One of Kuwait’s neighbors- Qatar- announced in March 2009 its intentions to purchase listed shares in the investment portfolios of local banks to prop up the country’s financial sector. Qatar’s sovereign wealth fund, the Qatar Investment Authority (QIA), had already purchased 5% shares in the country’s domestic banks towards the end of 2008, and should acquire an additional 5% in 2009. Doing so was hoped to shelter financial institutions and allow them to begin lending and may influence Kuwait’s plans. However most GCC countries are now having to respond to lower levels of credit growth than in 2007 and 2008 when inflows and easy money along with negative real interest rates fuelled bubbles.
Vulnerabilities/scope of relevant assets With the worsening economic outlook, faltering consumption and pressure on property markets from still-tight liquidity, it seems all but certain that NPLs will rise in Kuwait, though the question is by how much. The losses on local and global investments
may reduce cash flow and contribute to further defaults or non-payments from investment companies. Some of the country’s long awaited investment plans may also be on hold as the government focuses on current not investment spending. Furthermore lack of transparency about corporate financials and the health of the banks exacerbate a reluctance to lend. Generally, sluggish deposit mobilization, an unwillingness to extend loans, and fears over asset and loan quality, increase the pressure on the Kuwaiti banking system.
Kuwaiti banks also have indirect exposure to the country’s stock market, in the form of loans extended to distressed investment companies. Kuwait’s investment companies are the key vulnerability, as they have faced losses on property and especially the equity market. The Kuwait News Agency (KUNA) reported that Kuwait’s 99 investment companies lost 9.2 billion Kuwaiti dinars ($31.7 billion), or 30.6% of their assets value in the six months from August to January, as their investment portfolios fell sharply – especially their investments in local companies. While their portfolios may have regained some of those losses in the recent rally, they continue to be hard hit.
An Investment company, Dar, defaulted on its sukuk last week, the first Islamic bond default in this cycle, and more may well be coming. While investment companies may be the most vulnerable, other banks are exposed to the stresses of non-financial institutions. Corporations may also reduce payments. However the pace of defaults has slowed since last fall when expectations of government bailouts led to a deterioration of payments. Once it became clear that bankruptcy processes would be followed, some companies settled their debts rather than face the prospect of the lack of access to the banking system.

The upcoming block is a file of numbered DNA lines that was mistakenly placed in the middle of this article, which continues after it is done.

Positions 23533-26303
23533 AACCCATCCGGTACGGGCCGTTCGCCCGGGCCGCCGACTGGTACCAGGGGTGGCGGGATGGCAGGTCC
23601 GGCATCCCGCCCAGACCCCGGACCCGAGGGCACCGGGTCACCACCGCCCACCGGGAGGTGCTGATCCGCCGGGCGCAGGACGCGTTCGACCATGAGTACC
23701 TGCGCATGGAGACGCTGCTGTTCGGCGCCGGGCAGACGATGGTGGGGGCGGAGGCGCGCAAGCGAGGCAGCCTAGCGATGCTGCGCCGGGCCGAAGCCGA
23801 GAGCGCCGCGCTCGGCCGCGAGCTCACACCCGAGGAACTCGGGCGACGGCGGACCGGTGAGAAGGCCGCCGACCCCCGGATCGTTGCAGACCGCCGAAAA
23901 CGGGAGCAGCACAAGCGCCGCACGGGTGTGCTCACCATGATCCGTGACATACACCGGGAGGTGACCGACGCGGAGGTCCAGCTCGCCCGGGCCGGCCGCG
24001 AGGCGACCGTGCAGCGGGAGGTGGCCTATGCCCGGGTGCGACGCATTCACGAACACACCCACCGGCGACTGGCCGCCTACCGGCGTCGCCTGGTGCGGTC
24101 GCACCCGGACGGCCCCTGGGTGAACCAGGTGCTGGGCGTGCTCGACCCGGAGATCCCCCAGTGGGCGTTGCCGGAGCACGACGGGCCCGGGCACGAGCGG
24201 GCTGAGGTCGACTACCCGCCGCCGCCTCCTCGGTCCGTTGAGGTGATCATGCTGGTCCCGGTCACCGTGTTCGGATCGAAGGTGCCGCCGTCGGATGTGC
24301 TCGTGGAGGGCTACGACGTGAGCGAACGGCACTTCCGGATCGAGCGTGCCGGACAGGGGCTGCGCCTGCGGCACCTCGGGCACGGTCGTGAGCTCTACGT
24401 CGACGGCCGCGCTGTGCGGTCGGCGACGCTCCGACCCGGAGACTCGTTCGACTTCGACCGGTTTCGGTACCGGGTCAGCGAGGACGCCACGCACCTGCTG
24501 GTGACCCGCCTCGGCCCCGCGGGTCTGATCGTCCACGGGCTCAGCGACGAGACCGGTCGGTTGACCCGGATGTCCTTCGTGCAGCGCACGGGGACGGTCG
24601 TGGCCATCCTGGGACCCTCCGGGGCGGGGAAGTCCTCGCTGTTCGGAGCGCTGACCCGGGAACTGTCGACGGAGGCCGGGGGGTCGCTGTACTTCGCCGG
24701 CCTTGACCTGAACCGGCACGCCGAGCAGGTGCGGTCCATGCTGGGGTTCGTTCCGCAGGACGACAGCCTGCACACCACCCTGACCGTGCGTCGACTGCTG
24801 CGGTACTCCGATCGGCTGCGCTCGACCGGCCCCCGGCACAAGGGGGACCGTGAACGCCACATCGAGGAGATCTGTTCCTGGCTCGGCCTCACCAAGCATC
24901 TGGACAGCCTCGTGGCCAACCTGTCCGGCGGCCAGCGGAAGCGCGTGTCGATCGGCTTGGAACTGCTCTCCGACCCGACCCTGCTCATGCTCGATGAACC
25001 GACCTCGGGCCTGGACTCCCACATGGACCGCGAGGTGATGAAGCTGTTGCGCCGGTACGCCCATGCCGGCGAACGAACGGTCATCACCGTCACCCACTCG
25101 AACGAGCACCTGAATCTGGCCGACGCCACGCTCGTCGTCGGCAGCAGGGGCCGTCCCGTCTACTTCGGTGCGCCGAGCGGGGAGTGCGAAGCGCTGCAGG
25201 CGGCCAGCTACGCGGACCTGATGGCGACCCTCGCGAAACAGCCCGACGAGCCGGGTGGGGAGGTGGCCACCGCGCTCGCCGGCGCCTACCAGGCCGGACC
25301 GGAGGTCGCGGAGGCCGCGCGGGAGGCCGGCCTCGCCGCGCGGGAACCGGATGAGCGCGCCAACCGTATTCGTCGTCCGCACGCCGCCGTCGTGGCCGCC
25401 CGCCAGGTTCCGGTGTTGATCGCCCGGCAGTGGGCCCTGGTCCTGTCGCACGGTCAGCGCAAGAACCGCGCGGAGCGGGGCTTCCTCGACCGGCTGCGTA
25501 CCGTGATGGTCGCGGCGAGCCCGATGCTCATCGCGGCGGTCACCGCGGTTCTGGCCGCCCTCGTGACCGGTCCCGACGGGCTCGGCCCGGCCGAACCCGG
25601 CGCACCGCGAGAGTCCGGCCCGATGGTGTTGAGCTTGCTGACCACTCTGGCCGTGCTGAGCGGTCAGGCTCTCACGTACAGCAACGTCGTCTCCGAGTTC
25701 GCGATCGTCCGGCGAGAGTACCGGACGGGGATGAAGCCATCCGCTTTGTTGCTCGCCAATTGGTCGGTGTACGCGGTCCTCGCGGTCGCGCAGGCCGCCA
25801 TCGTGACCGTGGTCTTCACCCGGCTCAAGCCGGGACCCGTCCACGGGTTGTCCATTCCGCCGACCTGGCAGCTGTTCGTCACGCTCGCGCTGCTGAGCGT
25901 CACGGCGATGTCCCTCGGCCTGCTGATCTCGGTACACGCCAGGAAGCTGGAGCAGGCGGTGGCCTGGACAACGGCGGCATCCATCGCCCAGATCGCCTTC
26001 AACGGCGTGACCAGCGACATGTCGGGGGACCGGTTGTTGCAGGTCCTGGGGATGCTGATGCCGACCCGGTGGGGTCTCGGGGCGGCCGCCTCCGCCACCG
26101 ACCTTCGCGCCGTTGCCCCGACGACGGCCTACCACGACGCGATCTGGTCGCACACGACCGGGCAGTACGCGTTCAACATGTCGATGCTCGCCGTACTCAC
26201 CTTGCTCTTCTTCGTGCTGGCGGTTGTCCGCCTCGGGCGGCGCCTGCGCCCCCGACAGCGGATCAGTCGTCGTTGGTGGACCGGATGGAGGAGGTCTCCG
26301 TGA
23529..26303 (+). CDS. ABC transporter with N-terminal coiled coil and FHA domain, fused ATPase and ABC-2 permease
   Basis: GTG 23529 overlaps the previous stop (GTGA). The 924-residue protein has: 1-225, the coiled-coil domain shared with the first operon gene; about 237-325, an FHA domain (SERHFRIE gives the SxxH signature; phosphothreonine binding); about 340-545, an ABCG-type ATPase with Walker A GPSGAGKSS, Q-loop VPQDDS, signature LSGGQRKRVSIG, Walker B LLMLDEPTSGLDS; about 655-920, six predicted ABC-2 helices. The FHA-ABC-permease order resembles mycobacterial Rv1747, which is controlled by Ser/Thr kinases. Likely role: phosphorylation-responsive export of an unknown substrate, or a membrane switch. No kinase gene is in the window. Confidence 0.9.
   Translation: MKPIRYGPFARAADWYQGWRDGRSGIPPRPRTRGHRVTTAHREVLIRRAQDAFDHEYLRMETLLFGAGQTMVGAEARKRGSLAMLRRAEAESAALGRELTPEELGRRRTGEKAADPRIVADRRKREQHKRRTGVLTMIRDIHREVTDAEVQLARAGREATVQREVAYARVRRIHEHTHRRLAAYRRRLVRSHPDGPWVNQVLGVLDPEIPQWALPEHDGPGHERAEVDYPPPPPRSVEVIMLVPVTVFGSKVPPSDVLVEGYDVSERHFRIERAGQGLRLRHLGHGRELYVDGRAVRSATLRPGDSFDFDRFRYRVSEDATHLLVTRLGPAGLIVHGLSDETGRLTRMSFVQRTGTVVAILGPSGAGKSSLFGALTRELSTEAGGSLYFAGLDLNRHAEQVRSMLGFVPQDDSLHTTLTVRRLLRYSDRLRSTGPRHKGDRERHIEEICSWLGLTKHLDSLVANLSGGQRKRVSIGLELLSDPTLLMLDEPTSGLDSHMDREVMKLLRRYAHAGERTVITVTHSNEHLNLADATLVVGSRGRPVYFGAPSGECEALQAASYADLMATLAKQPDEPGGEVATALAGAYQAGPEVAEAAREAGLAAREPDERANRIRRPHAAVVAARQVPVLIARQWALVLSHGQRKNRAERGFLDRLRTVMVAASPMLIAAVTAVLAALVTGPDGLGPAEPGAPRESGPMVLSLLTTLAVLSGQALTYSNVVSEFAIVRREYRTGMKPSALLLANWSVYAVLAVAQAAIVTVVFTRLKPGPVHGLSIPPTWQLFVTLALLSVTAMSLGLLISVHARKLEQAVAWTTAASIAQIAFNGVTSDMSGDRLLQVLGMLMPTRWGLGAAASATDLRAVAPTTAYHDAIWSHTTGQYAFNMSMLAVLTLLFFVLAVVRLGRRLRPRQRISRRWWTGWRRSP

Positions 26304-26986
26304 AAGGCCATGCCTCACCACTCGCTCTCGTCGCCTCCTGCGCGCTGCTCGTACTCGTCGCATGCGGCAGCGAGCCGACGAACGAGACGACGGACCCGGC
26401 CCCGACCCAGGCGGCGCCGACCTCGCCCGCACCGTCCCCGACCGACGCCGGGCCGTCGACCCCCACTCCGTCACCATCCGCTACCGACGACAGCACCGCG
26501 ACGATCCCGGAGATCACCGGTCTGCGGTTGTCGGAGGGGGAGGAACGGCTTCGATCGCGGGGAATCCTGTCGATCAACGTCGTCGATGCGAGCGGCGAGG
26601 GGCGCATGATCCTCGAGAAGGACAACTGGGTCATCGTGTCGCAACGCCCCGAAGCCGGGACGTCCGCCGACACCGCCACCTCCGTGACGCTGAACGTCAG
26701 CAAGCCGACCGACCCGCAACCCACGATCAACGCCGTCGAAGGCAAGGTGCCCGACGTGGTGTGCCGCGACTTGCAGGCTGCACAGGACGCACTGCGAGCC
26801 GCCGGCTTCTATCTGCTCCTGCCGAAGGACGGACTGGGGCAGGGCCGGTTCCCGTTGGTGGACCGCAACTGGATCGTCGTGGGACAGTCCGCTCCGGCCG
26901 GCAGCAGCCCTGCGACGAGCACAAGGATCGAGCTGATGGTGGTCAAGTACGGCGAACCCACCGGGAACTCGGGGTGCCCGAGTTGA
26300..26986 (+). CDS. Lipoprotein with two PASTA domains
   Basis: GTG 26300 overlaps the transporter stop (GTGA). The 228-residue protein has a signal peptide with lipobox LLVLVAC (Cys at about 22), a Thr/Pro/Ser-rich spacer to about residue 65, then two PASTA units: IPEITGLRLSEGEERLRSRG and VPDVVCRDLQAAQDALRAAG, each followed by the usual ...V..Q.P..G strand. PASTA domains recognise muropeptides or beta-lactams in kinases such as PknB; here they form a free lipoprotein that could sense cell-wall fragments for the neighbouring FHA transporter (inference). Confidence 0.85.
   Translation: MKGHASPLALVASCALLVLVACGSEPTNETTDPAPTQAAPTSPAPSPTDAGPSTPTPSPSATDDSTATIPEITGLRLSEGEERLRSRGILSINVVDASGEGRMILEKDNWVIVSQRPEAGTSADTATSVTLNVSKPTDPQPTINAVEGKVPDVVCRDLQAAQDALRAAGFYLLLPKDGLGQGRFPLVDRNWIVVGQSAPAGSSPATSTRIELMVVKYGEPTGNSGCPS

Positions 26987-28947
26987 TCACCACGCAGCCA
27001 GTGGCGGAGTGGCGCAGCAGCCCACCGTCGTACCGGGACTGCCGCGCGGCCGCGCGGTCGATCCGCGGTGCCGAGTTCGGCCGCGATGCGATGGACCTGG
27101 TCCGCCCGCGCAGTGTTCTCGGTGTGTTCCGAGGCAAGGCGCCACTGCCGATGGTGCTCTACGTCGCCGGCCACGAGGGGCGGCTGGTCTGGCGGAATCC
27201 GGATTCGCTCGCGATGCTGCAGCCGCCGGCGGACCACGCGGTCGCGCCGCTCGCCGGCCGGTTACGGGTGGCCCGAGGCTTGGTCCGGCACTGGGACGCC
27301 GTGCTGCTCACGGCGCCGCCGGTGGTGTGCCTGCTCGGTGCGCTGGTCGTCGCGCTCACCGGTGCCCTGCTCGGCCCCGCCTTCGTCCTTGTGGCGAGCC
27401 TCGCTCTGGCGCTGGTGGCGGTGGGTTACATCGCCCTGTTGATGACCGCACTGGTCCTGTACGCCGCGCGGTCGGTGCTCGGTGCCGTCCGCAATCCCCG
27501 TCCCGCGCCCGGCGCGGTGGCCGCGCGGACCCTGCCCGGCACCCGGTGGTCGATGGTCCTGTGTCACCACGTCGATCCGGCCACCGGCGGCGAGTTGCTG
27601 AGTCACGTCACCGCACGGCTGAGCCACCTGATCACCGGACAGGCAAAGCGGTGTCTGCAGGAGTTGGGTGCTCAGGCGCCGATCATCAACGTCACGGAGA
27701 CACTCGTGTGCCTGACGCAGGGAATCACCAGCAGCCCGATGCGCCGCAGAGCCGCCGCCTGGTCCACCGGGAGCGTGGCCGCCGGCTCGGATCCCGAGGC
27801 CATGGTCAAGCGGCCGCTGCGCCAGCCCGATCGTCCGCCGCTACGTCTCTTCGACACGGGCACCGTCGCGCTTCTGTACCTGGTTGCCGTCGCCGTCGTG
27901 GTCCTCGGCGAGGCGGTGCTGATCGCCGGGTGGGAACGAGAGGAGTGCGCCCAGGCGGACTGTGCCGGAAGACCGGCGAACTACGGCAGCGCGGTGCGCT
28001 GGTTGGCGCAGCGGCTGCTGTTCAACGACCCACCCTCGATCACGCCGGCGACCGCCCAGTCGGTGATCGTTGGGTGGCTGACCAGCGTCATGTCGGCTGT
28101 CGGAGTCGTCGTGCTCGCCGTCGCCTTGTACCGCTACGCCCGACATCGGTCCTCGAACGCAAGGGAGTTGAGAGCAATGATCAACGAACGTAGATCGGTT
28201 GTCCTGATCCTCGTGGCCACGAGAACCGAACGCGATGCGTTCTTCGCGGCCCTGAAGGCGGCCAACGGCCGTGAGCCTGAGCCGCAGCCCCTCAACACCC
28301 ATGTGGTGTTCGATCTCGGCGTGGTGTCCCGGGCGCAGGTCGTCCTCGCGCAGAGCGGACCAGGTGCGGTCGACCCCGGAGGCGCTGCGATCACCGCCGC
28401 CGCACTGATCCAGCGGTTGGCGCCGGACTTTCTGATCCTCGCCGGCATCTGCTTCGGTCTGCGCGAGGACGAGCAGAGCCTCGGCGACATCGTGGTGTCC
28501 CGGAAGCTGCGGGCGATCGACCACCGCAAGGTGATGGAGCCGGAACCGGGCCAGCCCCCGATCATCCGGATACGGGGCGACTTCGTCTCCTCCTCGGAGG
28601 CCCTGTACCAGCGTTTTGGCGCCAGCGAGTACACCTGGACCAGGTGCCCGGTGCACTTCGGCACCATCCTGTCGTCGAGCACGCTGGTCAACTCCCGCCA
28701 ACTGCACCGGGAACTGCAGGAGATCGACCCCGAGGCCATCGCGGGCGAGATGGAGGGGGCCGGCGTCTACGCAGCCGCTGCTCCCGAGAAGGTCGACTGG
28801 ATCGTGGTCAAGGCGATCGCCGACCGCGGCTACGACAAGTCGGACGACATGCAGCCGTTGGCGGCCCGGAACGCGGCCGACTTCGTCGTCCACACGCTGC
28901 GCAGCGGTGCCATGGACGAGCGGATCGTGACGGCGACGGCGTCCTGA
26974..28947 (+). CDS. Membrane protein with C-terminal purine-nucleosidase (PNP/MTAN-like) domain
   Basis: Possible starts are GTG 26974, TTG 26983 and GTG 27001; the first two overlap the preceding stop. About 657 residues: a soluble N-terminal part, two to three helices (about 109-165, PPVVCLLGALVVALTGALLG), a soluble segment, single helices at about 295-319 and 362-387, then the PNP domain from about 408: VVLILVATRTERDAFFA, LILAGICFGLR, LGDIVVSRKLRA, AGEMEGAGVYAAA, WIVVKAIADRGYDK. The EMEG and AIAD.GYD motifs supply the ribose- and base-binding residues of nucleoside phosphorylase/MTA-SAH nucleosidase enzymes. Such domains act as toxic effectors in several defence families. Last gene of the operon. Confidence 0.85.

In December 2008, NBK conducted an exercise to measure the degree of exposure that non-financial services companies have to investments. The results of this exercise showed that companies borrow to invest in securities instead of investing in their core business. This implies that with their investment portfolios were battered, a considerable fraction of their equity base may be eradicated, creating further problems especially in terms of repaying their debts, let alone creating insolvency risks. Hence the importance of new measures to buttress the country’s financial and banking sector. The government’s monetary easing (it added another 50bps cut in early May) is part of the same policy agenda.
Despite policy measures, and a planned third round of stress tests, Kuwaiti banks remain wary of resuming their lending after several companies announced debt defaults and foreign borrowing is harder to come by. Setting up such a ‘bad bank’, in addition to continued monetary easing, could be one step to credit flowing again and speed up the process of bank recovery. However this process may take time and is reliant on more transparency about the banks current capital base and possible liabilities. Such processes have been relatively slow to get off the ground in other countries and in Kuwait, there is a risk that any such program may be rather opaque, which would add to uncertainties. Yet it could be part of a more consolidated approach to the economic and financial sector.
And finally, might any other GCC countries follow? As mentioned, Qatar’s move to buy up the portfolios of investment companies and hold them until prices appreciate seems to be one form of isolating the under water assets, freeing up the institutions. Qatar’s government, through the Qatar investment Authority has simultaneously increased its stakes in local banks taking up to 20% stakes and boosting capital ratios. While their asset base may come under pressure, a more developed bad bank seems unlikely. The UAE is perhaps a more likely candidate though the institutional bases might differ. In practice the restructuring the UAE government is trying to orchestrate between Amlak and Tamweel, the mortgage issuers, might well be such a step to consolidate and sell off any bad debts. However, they will exist in a very different form, likely as a bank rather than as a stand-alone mortgage offerer. Similarly, one part of the wave of consolidation that we expect in the region may concern investment companies. These companies like the larger investment banks in the U.S. may well evolve into banks, adding retail and commercial deposit arms as they seek more sustainable and domestic capital sources.